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I didn't add any hysteresis to below circuit but there's ~500 mV delay between output going high and low, output goes high at 7.5 V but goes low at 7 V:

schematic

simulate this circuit – Schematic created using CircuitLab

I think the current through the pull-up resistor keeps the transistor on but isn't the LM393 supposed to prevent that by sinking the pull-up current to ground so the output can be without any hysteresis?

What is causing this unwanted hysteresis?

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    \$\begingroup\$ "delay" ... there will be a propagation delay in all parts which may present itself as equivalent to hysteresis but do not confuse a transport delay with threshold hysteresis \$\endgroup\$
    – user16222
    Commented Jun 30, 2020 at 14:33
  • \$\begingroup\$ What is your input signal and what frequency is it? \$\endgroup\$
    – Andy aka
    Commented Jun 30, 2020 at 14:33
  • \$\begingroup\$ @Andyaka It's DC voltage. \$\endgroup\$ Commented Jun 30, 2020 at 14:33
  • \$\begingroup\$ How are you determining "output goes high"? Measuring the voltage directly at the op-amp, or when the relay activates? \$\endgroup\$
    – Aaron
    Commented Jun 30, 2020 at 15:53
  • \$\begingroup\$ I did both if your read my chat with Spehro. with and without relay and or transistor, directly at output etc. it was stray capacitance causing it. \$\endgroup\$ Commented Jun 30, 2020 at 16:01

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Edit: As it turns out from OP, the cause was unwanted feedback, likely causing high-frequency oscillation. Reducing the impedance at the non-inverting input by 10:1 by changing the resistor values cured the symptom.

In general it is a good idea to have a bypass capacitor across the supply rails near the chip and to bypass any slow-moving or DC input such as the reference voltage in the above circuit with a capacitor to ground. In this case, something like 100nF would be appropriate. OP could then most likely go back to the higher values and waste less power.

Solderless breadboards, as OP used, have a certain amount of parasitic capacitance between rows of connections, several pF or more, and although that is often not of much concern, it can cause issues in some cases, even where high frequencies are not intended to be present.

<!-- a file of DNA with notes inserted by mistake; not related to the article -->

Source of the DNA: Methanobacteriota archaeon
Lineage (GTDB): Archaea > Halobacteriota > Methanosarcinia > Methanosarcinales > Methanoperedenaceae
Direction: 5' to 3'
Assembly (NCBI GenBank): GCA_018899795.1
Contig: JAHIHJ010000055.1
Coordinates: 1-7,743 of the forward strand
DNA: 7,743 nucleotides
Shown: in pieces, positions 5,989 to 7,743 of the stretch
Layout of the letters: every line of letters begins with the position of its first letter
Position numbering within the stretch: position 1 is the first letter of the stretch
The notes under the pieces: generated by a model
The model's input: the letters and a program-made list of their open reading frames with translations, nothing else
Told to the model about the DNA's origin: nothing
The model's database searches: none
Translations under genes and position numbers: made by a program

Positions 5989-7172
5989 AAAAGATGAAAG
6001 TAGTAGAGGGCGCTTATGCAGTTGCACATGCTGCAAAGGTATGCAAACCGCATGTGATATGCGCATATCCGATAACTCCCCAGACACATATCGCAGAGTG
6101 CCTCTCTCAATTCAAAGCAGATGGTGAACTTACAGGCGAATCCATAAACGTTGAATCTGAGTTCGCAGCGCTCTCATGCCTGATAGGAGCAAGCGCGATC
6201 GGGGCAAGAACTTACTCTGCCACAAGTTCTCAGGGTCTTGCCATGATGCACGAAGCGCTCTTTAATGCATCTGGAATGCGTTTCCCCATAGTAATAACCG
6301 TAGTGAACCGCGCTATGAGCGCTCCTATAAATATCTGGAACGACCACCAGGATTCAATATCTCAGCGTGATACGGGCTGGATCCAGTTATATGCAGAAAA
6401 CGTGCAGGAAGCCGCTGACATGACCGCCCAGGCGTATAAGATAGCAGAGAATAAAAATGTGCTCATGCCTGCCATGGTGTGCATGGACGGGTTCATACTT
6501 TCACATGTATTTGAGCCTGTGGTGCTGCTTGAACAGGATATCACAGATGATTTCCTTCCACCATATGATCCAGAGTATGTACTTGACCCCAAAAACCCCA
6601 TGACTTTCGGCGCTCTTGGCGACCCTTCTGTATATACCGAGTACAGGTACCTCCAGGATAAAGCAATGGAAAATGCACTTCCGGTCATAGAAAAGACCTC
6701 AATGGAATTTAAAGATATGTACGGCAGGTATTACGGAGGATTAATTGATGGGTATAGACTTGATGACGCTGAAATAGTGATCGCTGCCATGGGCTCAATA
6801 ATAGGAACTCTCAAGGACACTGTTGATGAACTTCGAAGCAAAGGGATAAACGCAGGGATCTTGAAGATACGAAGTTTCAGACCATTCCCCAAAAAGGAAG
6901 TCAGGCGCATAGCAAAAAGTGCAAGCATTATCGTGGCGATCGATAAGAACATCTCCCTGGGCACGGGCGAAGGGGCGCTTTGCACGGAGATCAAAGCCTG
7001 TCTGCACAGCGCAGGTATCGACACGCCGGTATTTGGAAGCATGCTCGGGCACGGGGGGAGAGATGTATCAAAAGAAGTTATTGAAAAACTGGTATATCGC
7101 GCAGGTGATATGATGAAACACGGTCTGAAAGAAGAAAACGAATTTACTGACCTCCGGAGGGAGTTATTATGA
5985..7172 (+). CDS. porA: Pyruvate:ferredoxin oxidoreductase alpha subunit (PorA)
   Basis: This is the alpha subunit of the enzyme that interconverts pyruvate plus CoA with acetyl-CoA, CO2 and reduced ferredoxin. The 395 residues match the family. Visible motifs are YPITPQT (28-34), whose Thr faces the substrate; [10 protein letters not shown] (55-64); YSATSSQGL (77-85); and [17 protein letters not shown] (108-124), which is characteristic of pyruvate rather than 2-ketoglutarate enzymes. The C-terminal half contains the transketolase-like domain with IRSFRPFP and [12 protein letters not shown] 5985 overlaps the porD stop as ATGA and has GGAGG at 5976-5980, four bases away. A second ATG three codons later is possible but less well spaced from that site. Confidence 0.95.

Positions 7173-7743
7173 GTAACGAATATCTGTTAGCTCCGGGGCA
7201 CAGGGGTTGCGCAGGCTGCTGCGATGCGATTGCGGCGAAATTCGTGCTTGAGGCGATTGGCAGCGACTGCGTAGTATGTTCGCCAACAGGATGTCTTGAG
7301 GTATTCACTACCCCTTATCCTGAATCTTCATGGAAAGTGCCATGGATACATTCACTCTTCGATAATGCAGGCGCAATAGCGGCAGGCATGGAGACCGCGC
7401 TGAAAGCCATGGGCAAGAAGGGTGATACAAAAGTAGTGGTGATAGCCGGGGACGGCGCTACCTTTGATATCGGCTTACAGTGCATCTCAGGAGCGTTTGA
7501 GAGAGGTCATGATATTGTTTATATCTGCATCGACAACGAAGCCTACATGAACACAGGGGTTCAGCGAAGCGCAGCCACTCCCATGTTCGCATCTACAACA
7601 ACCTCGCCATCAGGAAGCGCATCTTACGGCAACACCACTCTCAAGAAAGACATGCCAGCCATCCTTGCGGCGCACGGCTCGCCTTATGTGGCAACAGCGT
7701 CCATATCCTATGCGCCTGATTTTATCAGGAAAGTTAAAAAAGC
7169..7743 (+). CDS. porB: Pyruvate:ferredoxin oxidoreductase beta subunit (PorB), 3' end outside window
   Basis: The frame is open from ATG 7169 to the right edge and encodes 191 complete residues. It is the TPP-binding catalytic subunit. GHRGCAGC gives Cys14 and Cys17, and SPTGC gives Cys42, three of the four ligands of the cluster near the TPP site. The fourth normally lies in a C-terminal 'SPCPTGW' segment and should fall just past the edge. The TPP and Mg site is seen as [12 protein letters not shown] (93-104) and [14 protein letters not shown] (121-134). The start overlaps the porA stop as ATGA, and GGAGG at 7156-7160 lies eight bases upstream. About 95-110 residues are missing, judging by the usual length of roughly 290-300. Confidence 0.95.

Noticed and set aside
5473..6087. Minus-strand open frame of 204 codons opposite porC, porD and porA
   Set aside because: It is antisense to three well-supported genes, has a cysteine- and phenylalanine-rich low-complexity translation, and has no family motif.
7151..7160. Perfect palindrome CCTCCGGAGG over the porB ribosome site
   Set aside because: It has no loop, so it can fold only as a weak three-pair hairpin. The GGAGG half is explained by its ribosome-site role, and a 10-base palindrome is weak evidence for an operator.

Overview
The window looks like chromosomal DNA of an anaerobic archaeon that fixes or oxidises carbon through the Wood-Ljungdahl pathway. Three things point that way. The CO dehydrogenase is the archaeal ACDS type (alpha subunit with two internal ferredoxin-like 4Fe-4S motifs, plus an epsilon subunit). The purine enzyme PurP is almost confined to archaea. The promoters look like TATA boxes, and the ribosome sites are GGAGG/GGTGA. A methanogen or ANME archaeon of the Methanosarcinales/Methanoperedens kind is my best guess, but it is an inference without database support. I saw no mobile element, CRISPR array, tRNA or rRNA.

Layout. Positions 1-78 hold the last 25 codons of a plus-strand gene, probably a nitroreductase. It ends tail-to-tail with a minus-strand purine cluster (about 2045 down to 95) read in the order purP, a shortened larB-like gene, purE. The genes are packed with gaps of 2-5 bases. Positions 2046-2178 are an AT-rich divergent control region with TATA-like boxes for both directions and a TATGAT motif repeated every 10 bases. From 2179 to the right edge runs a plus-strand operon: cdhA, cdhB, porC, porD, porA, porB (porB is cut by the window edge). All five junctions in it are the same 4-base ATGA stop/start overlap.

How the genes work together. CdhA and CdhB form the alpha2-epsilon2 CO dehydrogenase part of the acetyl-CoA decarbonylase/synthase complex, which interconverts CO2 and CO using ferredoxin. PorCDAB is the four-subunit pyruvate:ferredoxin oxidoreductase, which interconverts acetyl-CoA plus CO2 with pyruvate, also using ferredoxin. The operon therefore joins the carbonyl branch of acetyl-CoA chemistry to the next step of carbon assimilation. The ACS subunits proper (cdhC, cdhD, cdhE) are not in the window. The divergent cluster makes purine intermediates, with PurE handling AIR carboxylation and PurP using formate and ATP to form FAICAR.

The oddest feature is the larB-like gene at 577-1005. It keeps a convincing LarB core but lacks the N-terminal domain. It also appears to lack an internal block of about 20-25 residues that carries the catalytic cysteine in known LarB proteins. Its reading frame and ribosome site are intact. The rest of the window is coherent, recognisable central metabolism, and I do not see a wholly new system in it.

A coupling of only 5pF could cause this amount of oscillation with ~6.9K source impedance at only ~150kHz, which is well within the capabilities of that comparator.


Possibly the current drawn by the relay coil is dragging the 24V nominal supply down by 1.6V, which would cause the hysteresis you are seeing.

You can add a voltage regulator (series or shunt) or a zener diode regulator to stabilize your reference.

You must also have a flyback diode across the relay, which could conceivably be causing the problem. Try it without the relay connected at all and see what happens.

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  • \$\begingroup\$ The 24V reference voltage is directly from the 7824 regulator and it's not dropping, relay is only drawing 8 mA. \$\endgroup\$ Commented Jun 30, 2020 at 14:48
  • \$\begingroup\$ See edit--- flyback diode is not optional. \$\endgroup\$ Commented Jun 30, 2020 at 14:51
  • \$\begingroup\$ Flyback diode is connected, I disconnected the relay and measured the output voltage. output doesn't go to the positive rail, only to ~12 V, output voltage decrease gradually as the positive input reference decreases. but instantly goes to 12 V. \$\endgroup\$ Commented Jun 30, 2020 at 14:56
  • \$\begingroup\$ Are you sure there isn't some AC ripple on your 8V or 24V inputs? Oscilloscope? \$\endgroup\$ Commented Jun 30, 2020 at 14:59
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    \$\begingroup\$ I just added the 22k and 10K resistors again and a 1uF capacitor to the output, that solves the problem. your guess was right (as always), it was oscillating. \$\endgroup\$ Commented Jun 30, 2020 at 15:55

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